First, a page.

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How to Make Transportation Safer During the Pandemic
by Staci Rubin

In the midst of the COVID-19 pandemic, authorities are not doing enough to protect public transit workers or their passengers. Stronger safety measures, including providing personal protective equipment and more frequent service on busy routes, must be implemented immediately – especially with stay-at-home directives beginning to ease.

News Clips
Groups seek more independence for T board

“The 2021+ Board will need the flexibility to issue its own debt, independent of the secretary or the governor at the time,” the groups wrote. “There may be times when the priorities of the public transportation authority and the administration differ. At these times, an independent governing body must be allowed to do what is right for the MBTA and its riders, despite the political ramifications for an administration.”

News Clips
More US Power Generated This Year Expected To Come From Renewables Than From Coal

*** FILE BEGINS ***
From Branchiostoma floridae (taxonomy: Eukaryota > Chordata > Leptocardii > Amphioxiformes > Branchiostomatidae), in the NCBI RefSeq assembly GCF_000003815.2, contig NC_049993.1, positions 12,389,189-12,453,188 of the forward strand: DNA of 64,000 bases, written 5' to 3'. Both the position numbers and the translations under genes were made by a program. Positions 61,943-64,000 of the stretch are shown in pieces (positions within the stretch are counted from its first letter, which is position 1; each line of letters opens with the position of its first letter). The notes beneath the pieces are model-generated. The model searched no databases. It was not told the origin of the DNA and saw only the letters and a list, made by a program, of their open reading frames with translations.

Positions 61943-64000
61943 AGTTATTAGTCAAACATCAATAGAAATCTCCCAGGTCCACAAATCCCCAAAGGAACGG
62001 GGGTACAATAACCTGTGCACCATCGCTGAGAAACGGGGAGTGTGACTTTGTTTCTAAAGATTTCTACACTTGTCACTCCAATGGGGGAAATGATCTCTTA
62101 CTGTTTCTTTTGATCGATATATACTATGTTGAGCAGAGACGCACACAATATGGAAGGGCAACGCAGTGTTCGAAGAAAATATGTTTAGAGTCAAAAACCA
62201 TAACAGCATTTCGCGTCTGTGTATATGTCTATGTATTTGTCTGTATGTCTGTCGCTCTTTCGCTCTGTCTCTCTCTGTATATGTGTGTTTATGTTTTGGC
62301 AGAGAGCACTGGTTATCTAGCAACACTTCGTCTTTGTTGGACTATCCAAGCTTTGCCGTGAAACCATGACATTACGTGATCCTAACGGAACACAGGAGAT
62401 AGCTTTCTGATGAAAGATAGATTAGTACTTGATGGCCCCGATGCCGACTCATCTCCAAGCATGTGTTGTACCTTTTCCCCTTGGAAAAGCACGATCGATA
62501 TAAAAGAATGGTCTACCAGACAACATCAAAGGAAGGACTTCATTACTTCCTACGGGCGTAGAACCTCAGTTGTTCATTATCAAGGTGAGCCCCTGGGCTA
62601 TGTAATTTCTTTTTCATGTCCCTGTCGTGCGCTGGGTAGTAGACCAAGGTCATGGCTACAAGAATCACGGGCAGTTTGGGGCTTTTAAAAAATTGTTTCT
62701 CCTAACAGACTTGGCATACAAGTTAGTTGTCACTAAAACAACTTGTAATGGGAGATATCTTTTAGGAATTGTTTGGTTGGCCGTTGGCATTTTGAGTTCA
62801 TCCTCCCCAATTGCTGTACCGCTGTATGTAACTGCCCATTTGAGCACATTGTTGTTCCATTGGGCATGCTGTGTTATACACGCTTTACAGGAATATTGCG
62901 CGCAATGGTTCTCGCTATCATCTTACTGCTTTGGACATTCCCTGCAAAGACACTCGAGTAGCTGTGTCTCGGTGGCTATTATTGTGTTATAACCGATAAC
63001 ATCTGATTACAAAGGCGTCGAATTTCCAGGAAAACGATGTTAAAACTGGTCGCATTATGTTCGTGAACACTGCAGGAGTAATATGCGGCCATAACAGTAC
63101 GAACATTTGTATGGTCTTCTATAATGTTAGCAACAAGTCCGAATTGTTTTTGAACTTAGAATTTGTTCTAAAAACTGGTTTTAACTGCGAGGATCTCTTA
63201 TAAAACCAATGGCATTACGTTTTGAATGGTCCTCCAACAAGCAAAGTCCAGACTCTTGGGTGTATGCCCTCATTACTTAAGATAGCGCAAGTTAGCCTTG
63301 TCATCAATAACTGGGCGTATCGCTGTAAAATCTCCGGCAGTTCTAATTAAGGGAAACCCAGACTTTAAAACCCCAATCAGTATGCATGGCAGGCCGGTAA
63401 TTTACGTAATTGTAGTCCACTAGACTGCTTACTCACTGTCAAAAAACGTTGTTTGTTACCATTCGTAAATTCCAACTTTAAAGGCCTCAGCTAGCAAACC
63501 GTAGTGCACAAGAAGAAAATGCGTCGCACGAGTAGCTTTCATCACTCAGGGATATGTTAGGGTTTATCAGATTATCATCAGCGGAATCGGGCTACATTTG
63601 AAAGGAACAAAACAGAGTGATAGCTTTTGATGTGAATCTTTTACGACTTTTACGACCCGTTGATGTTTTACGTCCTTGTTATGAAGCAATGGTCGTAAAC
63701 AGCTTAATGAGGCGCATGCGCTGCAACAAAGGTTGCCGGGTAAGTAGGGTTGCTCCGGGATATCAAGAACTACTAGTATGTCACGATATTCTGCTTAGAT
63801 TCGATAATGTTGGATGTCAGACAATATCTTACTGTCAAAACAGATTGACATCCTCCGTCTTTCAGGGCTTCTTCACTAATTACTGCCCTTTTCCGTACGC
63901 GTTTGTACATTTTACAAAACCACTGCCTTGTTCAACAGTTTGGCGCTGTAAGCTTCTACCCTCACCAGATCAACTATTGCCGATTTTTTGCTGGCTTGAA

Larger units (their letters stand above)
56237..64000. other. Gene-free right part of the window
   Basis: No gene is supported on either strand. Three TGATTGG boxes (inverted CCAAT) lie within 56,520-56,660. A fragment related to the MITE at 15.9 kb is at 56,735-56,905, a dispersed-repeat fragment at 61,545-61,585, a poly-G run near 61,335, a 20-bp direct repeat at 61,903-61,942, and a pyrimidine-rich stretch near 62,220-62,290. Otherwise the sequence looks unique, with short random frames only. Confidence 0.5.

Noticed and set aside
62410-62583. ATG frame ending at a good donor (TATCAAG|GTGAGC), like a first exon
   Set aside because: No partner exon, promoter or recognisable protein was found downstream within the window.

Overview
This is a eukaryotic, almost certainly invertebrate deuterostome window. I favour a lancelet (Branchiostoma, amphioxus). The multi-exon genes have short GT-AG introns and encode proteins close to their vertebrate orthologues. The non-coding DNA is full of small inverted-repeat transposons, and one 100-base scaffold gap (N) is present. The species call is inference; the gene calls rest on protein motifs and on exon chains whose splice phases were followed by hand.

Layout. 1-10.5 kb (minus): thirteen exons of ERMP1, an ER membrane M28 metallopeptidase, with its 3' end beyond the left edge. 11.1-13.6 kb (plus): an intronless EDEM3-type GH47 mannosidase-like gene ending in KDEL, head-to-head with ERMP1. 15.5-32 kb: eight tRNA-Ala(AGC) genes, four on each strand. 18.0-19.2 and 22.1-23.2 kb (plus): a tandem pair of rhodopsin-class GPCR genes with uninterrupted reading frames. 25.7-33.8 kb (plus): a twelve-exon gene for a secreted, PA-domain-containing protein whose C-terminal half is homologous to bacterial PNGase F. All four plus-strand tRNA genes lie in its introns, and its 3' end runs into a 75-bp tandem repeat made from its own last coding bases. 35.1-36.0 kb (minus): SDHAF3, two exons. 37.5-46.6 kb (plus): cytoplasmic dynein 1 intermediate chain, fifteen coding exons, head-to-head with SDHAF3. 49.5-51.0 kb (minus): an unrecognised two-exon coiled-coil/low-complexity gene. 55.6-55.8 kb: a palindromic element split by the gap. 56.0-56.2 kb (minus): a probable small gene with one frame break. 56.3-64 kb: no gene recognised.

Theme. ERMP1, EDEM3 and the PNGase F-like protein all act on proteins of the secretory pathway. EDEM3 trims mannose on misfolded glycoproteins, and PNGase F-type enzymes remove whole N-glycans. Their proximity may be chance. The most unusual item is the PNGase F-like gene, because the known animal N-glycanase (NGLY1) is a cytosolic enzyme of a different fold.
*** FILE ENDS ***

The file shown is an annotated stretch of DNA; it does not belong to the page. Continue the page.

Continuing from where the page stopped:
“It’s an historic moment in which we’ve seen the decline and impending demise of coal, as renewables nationally and within this region have surpassed it, both in the numbers of generating plants, but also, more importantly, how much power they’re generating on a daily basis,” said Greg Cunningham, vice president and director of the Clean Energy and Climate Change Program at the Conservation Law Foundation.

Blog
Building Stronger Communities and a Healthier Climate in the Wake of COVID-19
by Bradley Campbell

Even as we mourn the lives lost to COVID-19 and absorb the heavy toll it has taken on our economy, we must recognize that the old “normal” left too many communities unhealthy and especially vulnerable to the pandemic. Replicating that old “normal” will squander an opportunity to reduce climate danger while building healthier and more just communities for all.

Press Releases
Maine Department of Environmental Protection Issues Final NECEC Permit

“Building new ways to deliver low-carbon energy to our region is a critical piece of tackling the climate crisis,” said Phelps Turner, Senior Attorney at CLF. “DEP was absolutely right to impose significant environmental conditions on this project and ensure that it does not harm critical wildlife areas. NECEC will allow New England to retire dirty fossil fuel plants in the coming years, which is a win for our health and our climate.”